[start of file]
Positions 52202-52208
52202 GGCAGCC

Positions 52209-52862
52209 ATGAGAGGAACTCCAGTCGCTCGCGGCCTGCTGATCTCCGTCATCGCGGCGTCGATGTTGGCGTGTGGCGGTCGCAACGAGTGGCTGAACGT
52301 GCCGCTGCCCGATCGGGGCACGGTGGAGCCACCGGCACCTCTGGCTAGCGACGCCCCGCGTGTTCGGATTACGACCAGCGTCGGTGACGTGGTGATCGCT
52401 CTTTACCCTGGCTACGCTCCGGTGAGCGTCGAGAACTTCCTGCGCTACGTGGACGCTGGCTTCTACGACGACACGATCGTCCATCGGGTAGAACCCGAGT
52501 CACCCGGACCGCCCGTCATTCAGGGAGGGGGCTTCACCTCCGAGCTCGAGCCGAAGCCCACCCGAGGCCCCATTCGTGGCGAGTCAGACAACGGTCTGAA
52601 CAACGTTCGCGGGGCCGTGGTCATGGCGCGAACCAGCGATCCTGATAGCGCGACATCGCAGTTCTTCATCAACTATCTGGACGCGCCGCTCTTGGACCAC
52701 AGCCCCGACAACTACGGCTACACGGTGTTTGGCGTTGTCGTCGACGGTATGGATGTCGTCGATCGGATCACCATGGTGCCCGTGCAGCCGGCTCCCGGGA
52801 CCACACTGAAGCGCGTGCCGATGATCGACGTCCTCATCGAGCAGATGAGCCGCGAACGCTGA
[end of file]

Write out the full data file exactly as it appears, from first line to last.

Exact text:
Positions 52202-52208
52202 GGCAGCC

Positions 52209-52862
52209 ATGAGAGGAACTCCAGTCGCTCGCGGCCTGCTGATCTCCGTCATCGCGGCGTCGATGTTGGCGTGTGGCGGTCGCAACGAGTGGCTGAACGT
52301 GCCGCTGCCCGATCGGGGCACGGTGGAGCCACCGGCACCTCTGGCTAGCGACGCCCCGCGTGTTCGGATTACGACCAGCGTCGGTGACGTGGTGATCGCT
52401 CTTTACCCTGGCTACGCTCCGGTGAGCGTCGAGAACTTCCTGCGCTACGTGGACGCTGGCTTCTACGACGACACGATCGTCCATCGGGTAGAACCCGAGT
52501 CACCCGGACCGCCCGTCATTCAGGGAGGGGGCTTCACCTCCGAGCTCGAGCCGAAGCCCACCCGAGGCCCCATTCGTGGCGAGTCAGACAACGGTCTGAA
52601 CAACGTTCGCGGGGCCGTGGTCATGGCGCGAACCAGCGATCCTGATAGCGCGACATCGCAGTTCTTCATCAACTATCTGGACGCGCCGCTCTTGGACCAC
52701 AGCCCCGACAACTACGGCTACACGGTGTTTGGCGTTGTCGTCGACGGTATGGATGTCGTCGATCGGATCACCATGGTGCCCGTGCAGCCGGCTCCCGGGA
52801 CCACACTGAAGCGCGTGCCGATGATCGACGTCCTCATCGAGCAGATGAGCCGCGAACGCTGA